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Reviewing the night to remember

Philipp Ammon

Just a few weeks prior to the end of the school year—but for seniors, the end of high school for good—Prom takes place outside of ASL to provide students with the experience of an American high school tradition and celebrate the end of a busy year for upperclassmen.

Last year’s event already had a good reputation, as Anya Syed (’19) recalls that it was a lot of fun and that the environment was exciting in contrast to exams just before the celebration.

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Seniors posing for their final prom


Elijah VanderMolen (’20) felt the timing of Prom, which took place on May 18, was especially rewarding. He said that Prom was a great opportunity to spend time with friends, which had been difficult due to the recent hectic months, with studying for and taking AP exams.

As with every year, “promposals” were a key part of the 2019 Prom experience. Many took place during school hours and were entertaining for other students who witnessed them. However, not all of the promposals were necessarily to ask out a date, as some were purely platonic. This was the case for Marie Ogino (‘20). “I promposed to my friend, we just went as friends,” she said.  

Although promposals and who one attends prom with have been perceived as issues which lead to pressure on students, VanderMolen believes that this isn’t the case at ASL “There’s been some criticism about prom and promposals in terms of dates because it can make people feel left out, and I’ve noticed that in other schools and other areas, but not so much here,” he said.

This year, Prom took place at Andaz London on Liverpool Street, whereas last year it was hosted at Le Meridien Piccadilly. As students walked in, they were met by Head of School Robin Appleby, Director of Student Life James Perry, High School Principal Devan Ganeshananthan and Grade 11 Dean Jennifer Craig to shake hands with, adding an inviting and formal aspect to the evening upon entry.

Then, students had the opportunity to take professional prom photos with friends or dates in a separate room from the main hall to create staged photos. More photos were taken later throughout the night around the venue.

The main hall was mainly occupied by a dancefloor, a non-alcoholic bar and seating for students. One of the most popular attractions from the night was the photo booth, which was fully equipped with props and constantly had a queue leading to it. The photo booth also served as one of the most special features of the night, as the instant photos meant that students “got to keep a lot of memories right away,” Syed said.

Seniors taking the opportunity to visit the photobooth


The dance floor was also where students—and some teachers who wished to join in—spent the majority of their time at Prom. Earlier this year, students were given an opportunity to give song requests, hence the students sing were arguably sometimes even louder than the music on the speakers.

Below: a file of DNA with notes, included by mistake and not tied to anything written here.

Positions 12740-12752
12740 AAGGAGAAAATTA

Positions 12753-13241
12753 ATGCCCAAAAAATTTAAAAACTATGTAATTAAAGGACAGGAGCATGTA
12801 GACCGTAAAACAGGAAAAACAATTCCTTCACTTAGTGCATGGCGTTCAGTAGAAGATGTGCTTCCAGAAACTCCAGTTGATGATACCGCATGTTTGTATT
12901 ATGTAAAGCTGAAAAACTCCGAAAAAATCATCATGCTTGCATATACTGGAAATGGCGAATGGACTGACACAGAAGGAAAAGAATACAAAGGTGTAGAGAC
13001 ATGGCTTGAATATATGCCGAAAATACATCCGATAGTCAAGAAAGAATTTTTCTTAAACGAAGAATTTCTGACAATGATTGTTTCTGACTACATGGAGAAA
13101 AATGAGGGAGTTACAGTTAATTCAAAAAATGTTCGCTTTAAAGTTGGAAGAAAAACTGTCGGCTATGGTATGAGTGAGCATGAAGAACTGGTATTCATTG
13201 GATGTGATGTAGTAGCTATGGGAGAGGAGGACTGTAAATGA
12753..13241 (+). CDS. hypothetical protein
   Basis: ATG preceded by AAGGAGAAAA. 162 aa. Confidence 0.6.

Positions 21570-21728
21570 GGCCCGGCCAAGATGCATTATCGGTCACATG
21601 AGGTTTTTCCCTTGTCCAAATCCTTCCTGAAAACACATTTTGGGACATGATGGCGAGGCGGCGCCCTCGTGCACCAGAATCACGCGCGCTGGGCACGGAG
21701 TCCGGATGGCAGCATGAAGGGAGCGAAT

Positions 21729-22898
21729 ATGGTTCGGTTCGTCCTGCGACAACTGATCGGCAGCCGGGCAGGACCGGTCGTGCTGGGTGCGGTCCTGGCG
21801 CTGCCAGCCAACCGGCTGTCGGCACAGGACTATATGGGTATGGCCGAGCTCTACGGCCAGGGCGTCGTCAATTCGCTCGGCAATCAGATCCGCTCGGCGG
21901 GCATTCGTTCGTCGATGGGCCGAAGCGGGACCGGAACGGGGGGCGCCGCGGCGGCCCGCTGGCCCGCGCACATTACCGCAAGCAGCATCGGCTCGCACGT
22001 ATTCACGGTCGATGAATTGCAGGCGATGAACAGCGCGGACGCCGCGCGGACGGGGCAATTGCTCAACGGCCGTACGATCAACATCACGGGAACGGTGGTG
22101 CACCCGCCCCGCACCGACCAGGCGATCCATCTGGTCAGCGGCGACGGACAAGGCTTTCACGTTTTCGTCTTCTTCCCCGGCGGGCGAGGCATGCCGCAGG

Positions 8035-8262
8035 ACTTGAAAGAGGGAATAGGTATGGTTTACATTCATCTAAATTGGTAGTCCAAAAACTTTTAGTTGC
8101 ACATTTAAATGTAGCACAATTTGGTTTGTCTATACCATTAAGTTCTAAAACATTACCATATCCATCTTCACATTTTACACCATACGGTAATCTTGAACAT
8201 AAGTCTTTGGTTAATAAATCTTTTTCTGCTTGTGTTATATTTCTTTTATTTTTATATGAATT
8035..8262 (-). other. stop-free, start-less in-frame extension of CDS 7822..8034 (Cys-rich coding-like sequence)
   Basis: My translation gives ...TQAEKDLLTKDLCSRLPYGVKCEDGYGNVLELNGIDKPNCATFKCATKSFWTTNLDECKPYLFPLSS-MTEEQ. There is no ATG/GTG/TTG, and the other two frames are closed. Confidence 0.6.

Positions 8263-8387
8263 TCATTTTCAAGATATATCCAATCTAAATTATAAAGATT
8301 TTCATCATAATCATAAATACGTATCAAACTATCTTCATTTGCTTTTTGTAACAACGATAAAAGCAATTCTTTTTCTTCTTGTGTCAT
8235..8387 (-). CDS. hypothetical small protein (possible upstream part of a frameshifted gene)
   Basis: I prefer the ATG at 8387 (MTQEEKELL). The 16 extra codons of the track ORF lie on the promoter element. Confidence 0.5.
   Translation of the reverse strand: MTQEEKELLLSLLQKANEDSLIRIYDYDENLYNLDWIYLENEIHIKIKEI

Considering the event was held for two grades, the venue was packed, which made it hard for Vandermolen to feel connected to the event. “[Prom] could have been a bit more interactive, maybe you could have made song requests while you were actually there, just to make it feel a little more personal.”

However, because the majority of upperclassmen attended, Ogino found the event to be an opportunity to connect with others in a setting which was completely different from corridors and classrooms. “It was nice that I got to hang out with my friends and with some people that I didn’t really know either,” Ogino said.

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The dance floor was clearly an entertaining feature for all students


Although the event’s timing was initially ideal and prom itself was enjoyable for VanderMolen, he quickly noticed the transition back to school the following Monday. Next year, he hopes to not have as much stress when prom comes around. “By [next May], I would hope that I would have been accepted into university, so I wouldn’t have to worry about [projects] or any upcoming exams,” VanderMolen said.

Photos by Phil Ammon

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About the Contributor
Raunak Lally, Culture Editor: Online Emeritus
Raunak Lally (’20) is the Culture Editor: Online Emeritus. In her junior year, she was a staff writer and was just as dedicated then as she is now to the Culture section of The Standard. She is committed to her community partnership as she wants to explore and connect more with others in her community. She enjoys creative writing as much as journalistic writing, and loves completing math problems as much as completing an article.

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